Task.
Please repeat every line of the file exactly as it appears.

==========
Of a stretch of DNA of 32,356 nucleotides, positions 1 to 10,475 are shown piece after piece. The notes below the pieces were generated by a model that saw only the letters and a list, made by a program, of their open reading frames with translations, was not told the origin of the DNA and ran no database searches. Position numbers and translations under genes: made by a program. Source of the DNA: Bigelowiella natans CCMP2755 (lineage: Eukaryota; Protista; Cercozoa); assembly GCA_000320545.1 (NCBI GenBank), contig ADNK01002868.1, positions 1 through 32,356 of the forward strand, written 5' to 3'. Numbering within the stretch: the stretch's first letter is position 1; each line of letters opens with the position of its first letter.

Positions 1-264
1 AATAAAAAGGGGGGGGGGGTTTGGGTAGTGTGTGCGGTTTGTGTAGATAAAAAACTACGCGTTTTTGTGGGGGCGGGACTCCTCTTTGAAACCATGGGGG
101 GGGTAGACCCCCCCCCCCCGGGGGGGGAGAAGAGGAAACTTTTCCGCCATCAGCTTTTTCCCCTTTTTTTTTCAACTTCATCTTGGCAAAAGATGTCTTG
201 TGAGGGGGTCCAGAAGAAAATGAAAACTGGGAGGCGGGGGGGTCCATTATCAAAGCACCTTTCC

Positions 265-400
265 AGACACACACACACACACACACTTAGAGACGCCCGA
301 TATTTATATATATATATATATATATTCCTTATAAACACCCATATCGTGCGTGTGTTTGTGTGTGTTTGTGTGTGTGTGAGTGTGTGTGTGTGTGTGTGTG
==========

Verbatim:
Of a stretch of DNA of 32,356 nucleotides, positions 1 to 10,475 are shown piece after piece. The notes below the pieces were generated by a model that saw only the letters and a list, made by a program, of their open reading frames with translations, was not told the origin of the DNA and ran no database searches. Position numbers and translations under genes: made by a program. Source of the DNA: Bigelowiella natans CCMP2755 (lineage: Eukaryota; Protista; Cercozoa); assembly GCA_000320545.1 (NCBI GenBank), contig ADNK01002868.1, positions 1 through 32,356 of the forward strand, written 5' to 3'. Numbering within the stretch: the stretch's first letter is position 1; each line of letters opens with the position of its first letter.

Positions 1-264
1 AATAAAAAGGGGGGGGGGGTTTGGGTAGTGTGTGCGGTTTGTGTAGATAAAAAACTACGCGTTTTTGTGGGGGCGGGACTCCTCTTTGAAACCATGGGGG
101 GGGTAGACCCCCCCCCCCCGGGGGGGGAGAAGAGGAAACTTTTCCGCCATCAGCTTTTTCCCCTTTTTTTTTCAACTTCATCTTGGCAAAAGATGTCTTG
201 TGAGGGGGTCCAGAAGAAAATGAAAACTGGGAGGCGGGGGGGTCCATTATCAAAGCACCTTTCC

Positions 265-400
265 AGACACACACACACACACACACTTAGAGACGCCCGA
301 TATTTATATATATATATATATATATTCCTTATAAACACCCATATCGTGCGTGTGTTTGTGTGTGTTTGTGTGTGTGTGAGTGTGTGTGTGTGTGTGTGTG